... and the clock's hands were briefly removed, so the face no longer told time.
Regardless of construction, getting a perfect photo without other tourists in it may prove difficult. If you were expecting Westminster Bridge to look like this ...Advertisement
... you may be surprised to find it looking more like this.
Across the Westminster Bridge, on the other side of the River Thames, you may find sidewalks just as crowded …Advertisement
... due to tourists waiting to ride the London Eye. Originally constructed as a temporary attraction with a five-year lease ...
... the attraction was made permanent, and is now sponsored by Coca-Cola.Advertisement
But if you were expecting to just walk aboard, you may be surprised to find lines of an hour or more during peak times. That being said, you can shorten your wait time by pre-purchasing tickets, or by paying extra for a fast pass.
The view is impressive, but it's worth noting that you will have to share the car with up to 28 people.Advertisement
Even if you are visiting during the slow season, be sure to check the calendar: The Eye is closed annually for maintenance for a few weeks in January.
Similar to the Eye, The Shard is another observation spot, opened to the public in 2013 and equally as expensive. The cheapest ticket package for adults is £32 (approximately $42).Advertisement
You may want to consider spending the money on a drink at the building's upscale bar or restaurant instead, which feature similar views as the public deck.
Since 1837, Buckingham Palace has been the official residence and administrative headquarters of the monarchy, making it a popular tourist attraction.Advertisement
But oftentimes, you'll have to fight your way through tour groups with selfie sticks to snap a good picture.
Luckily, there's space to walk around the plaza ...Advertisement
… but if you were planning on watching the Changing of the Guard during the summertime, prepare to arrive early …
... especially if you don't want other people's cameras in your shot.Advertisement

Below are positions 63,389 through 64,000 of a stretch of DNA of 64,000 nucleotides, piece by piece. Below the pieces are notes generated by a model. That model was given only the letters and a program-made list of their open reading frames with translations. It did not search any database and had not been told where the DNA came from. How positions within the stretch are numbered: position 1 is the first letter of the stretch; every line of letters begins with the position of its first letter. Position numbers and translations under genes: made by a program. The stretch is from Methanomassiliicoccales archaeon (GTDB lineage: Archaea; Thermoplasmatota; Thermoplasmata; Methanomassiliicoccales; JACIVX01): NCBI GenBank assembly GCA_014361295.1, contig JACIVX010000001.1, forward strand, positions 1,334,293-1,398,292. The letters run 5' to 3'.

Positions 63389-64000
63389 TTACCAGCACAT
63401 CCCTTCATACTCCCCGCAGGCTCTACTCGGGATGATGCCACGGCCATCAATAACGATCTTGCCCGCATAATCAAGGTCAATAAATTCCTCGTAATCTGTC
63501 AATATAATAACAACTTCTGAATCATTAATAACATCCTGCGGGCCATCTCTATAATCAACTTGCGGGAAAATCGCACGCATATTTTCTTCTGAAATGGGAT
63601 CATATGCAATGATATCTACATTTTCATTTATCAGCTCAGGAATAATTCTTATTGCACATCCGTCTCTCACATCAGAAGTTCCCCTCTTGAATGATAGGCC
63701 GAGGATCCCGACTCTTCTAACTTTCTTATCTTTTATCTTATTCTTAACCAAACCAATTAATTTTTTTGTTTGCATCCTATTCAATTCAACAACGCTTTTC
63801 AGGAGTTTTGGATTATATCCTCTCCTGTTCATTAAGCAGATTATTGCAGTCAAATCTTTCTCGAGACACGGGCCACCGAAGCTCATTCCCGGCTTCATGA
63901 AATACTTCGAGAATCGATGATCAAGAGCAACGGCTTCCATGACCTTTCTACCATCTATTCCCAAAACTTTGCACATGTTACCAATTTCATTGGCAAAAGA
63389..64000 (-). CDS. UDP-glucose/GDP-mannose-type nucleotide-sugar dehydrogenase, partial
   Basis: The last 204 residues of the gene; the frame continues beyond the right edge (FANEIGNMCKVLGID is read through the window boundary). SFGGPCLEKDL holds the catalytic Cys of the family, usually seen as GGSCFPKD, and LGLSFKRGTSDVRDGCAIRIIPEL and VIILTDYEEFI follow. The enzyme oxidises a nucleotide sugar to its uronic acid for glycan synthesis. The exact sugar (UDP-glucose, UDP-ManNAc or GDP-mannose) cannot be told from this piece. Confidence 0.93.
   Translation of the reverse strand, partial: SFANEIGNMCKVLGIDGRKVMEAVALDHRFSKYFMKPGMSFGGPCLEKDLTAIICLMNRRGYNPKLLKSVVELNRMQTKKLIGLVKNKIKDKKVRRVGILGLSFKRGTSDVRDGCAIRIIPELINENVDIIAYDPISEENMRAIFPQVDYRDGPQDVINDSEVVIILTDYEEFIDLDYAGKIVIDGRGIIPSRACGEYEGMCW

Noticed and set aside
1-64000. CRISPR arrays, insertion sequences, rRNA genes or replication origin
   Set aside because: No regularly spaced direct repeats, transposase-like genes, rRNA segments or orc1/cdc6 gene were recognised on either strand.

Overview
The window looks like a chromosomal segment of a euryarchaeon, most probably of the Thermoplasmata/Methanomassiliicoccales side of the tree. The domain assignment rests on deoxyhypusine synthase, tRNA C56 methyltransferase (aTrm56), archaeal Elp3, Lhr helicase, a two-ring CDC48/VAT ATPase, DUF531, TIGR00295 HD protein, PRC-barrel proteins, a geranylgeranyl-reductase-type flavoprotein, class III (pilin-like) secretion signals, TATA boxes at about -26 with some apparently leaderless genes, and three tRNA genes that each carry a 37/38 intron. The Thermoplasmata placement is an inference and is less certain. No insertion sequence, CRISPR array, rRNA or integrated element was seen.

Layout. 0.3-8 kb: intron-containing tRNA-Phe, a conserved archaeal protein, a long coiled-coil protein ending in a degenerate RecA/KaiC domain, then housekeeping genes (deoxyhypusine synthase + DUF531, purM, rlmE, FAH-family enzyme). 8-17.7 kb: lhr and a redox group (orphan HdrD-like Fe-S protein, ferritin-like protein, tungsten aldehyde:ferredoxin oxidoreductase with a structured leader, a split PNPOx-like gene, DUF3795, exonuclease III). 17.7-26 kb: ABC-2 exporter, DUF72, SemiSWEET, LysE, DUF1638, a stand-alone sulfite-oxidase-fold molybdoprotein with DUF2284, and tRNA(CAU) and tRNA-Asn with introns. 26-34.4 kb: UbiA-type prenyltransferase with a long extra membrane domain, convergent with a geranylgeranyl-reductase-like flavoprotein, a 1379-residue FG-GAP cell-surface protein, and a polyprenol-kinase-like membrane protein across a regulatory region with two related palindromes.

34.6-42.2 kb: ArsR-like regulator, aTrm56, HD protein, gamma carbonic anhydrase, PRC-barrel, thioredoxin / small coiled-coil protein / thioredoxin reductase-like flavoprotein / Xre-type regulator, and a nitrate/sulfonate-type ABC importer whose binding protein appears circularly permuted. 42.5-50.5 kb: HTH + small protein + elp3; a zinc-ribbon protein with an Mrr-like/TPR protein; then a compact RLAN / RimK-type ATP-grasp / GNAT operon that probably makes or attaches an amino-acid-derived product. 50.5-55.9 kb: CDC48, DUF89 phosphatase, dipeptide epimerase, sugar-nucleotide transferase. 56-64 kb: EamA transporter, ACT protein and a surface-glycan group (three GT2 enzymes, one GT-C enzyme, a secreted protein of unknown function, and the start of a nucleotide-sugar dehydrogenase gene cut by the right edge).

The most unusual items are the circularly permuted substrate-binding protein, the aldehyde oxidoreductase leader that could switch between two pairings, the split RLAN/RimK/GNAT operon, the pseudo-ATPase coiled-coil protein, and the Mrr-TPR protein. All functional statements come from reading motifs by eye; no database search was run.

Her Majesty does not always stay at Buckingham Palace, which may be a disappointing realization for some. But here's a tip: Visitors can tell if the Queen is inside if the royal standard is being flown instead of the traditional British Union Flag.
Similarly, prime shopping areas such as Oxford street can also be crowded, especially at rush hour.Advertisement
Perhaps the smallest tourist attraction in London is also one of the most crowded: Platform 9 3/4 at Kings Cross Station.
A dedication to the famous Harry Potter series by British author J.K. Rowling, the attraction is beloved by fans from around the world.Advertisement
However, fans be warned: The wait line to get your photo taken can be upwards of an hour long ...
... and the tiny gift shop tends to be crowded.Advertisement
To avoid these crowds, veterans actually recommend visiting late at night. Staff members remove the props from the trolley display, but if you bring your own, the photo will look nearly the same.
Regardless of the crowds, London is still an incredible place to visit.Advertisement
With so many side streets and restaurants off the beaten path, it may be worth skipping some of the long wait lines ...
… or doing your research to ensure you make the most of your UK stay.Advertisement